The Surprising Influence Behind Kiss’ ‘Tears are Falling’
The inspiration for Kiss' 1985 hit single "Tears Are Falling" came to Paul Stanley from far outside the hard-rock genre where he earned his fame.
"One fond memory of that time, was Paul playing me 'Tears Are Falling,'" guitarist Bruce Kulick tells UCR in an exclusive interview. "It's hard for fans that love the song to hear it, but it kind of has a Motown influence. And we all now know with [Stanley's solo band] Soul Station, how much he loves Motown. That whole riff - bomp bah-dah-dah-dum, bah-dum-dah-dah-dah dah, if you play it with that kind of a feel, that's actually like 'I Can't Help Myself (Sugar Pie Honey Bunch)" by the Four Tops.
"I do remember him playing me that," Kulick adds, "and I said, 'Oh you're definitely onto something.' He was pretty happy that I was excited. When you think about it, it's really a simple song that just hits a home run, and still has its power currently – which is amazing after 35 years."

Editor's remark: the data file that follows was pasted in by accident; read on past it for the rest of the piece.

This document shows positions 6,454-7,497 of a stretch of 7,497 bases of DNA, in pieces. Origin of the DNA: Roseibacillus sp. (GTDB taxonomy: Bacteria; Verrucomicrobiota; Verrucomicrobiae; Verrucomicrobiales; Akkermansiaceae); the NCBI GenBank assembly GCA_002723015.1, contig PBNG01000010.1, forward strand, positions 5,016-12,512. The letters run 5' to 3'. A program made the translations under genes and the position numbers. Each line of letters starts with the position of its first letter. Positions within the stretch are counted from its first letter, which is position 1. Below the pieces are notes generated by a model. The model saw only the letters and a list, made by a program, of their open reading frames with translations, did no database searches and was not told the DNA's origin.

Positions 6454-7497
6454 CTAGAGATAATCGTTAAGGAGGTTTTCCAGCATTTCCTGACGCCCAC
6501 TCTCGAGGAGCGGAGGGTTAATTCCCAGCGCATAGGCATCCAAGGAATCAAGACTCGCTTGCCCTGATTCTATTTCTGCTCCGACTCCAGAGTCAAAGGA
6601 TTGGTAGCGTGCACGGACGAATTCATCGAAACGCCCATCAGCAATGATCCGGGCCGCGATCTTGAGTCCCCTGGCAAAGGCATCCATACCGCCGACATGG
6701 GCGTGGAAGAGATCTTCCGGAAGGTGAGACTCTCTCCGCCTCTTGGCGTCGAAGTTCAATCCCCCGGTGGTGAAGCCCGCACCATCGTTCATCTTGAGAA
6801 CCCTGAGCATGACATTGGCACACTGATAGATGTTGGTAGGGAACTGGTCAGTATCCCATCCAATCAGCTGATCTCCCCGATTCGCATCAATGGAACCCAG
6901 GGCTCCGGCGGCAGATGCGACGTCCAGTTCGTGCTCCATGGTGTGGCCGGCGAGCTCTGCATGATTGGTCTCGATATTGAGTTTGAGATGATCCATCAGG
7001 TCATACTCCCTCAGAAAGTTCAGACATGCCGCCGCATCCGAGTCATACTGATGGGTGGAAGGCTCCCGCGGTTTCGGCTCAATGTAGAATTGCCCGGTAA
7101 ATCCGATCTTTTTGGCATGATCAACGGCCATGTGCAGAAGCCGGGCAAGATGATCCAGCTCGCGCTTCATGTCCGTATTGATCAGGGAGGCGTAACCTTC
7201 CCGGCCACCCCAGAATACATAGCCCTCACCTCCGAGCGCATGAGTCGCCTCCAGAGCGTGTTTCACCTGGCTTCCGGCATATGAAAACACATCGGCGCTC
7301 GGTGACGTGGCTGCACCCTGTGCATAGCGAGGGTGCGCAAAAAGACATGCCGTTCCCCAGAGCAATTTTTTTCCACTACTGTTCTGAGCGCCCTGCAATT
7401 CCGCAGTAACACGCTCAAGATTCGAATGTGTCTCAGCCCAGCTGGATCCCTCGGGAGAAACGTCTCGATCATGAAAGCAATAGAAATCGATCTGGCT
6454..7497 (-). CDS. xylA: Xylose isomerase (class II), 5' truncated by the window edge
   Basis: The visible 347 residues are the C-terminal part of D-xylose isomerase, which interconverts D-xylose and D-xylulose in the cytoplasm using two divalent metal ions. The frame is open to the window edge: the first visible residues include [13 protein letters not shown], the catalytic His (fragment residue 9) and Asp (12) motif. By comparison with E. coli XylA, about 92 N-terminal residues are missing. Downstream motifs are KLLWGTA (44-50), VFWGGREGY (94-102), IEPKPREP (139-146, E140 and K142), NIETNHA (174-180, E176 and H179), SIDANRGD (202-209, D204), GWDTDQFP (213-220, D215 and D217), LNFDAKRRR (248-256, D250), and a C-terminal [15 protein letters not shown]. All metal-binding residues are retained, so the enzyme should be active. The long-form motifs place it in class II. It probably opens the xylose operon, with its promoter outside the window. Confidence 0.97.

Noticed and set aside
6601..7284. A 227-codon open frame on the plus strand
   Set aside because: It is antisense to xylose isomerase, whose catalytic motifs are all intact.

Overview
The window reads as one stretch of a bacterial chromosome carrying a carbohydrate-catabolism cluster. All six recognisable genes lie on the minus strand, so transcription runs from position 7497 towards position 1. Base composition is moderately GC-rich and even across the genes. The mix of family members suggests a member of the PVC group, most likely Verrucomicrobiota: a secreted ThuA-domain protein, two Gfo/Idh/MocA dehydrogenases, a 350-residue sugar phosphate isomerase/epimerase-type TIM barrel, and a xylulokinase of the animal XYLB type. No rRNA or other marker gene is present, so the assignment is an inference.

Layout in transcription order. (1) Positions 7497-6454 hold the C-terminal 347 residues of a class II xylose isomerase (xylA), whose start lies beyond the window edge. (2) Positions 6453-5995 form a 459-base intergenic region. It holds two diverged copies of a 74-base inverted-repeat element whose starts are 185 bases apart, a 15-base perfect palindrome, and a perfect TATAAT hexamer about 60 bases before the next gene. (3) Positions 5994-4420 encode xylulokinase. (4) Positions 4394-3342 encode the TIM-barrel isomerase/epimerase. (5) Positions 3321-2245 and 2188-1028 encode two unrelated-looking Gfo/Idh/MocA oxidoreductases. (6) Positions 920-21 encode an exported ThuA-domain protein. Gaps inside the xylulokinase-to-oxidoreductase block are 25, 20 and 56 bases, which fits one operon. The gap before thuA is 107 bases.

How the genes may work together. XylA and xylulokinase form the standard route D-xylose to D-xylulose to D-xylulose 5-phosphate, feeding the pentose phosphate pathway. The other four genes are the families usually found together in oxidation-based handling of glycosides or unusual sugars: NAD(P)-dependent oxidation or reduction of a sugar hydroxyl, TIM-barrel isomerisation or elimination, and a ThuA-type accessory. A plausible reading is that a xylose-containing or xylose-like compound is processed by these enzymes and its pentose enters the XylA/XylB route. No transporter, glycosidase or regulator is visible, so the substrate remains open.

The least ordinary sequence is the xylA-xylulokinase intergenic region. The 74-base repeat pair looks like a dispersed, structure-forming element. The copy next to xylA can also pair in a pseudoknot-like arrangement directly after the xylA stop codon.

Released in September 1985 as the lead single from the band's first album with Kulick as lead guitarist, "Tears Are Falling" was a radio hit and an even bigger success on MTV, allowing Kiss to maintain their mid-'80s winning streak.
"It was so exciting to do that video, with the volcano and those wild clothes," Kulick recalls. "The videos certainly set a tone for that album. The whole package around Asylum was a definite look. I think we pulled it off. Certainly Gene [Simmons] was the most uncomfortable, because the Demon doesn't necessarily fill in with sequins."
Kulick joined Kiss without much fanfare during the tour for the band's previous album Animalize. So, the "Tears Are Falling" video offered the chance for a proper introduction. He's memorably seen performing his guitar solo fully clothed while standing under a running shower, "like a hair commercial for shampoo or something," he quips.
During that same solo, Kulick also has some guitar-hero fun by briefly pretending to play a flurry of notes with his left hand coming out from over the fret board, instead of under.
"I was just imitating Gene, because I used to see him do that," Kulick confesses. "There's no way I could play the riff that way; it was just a fun thing to do. Since I was basically joining the band from out of nowhere, I was so blessed that there was something in the script [for me] to be featured. Regardless of a shower or whatever, I was really proud of that."
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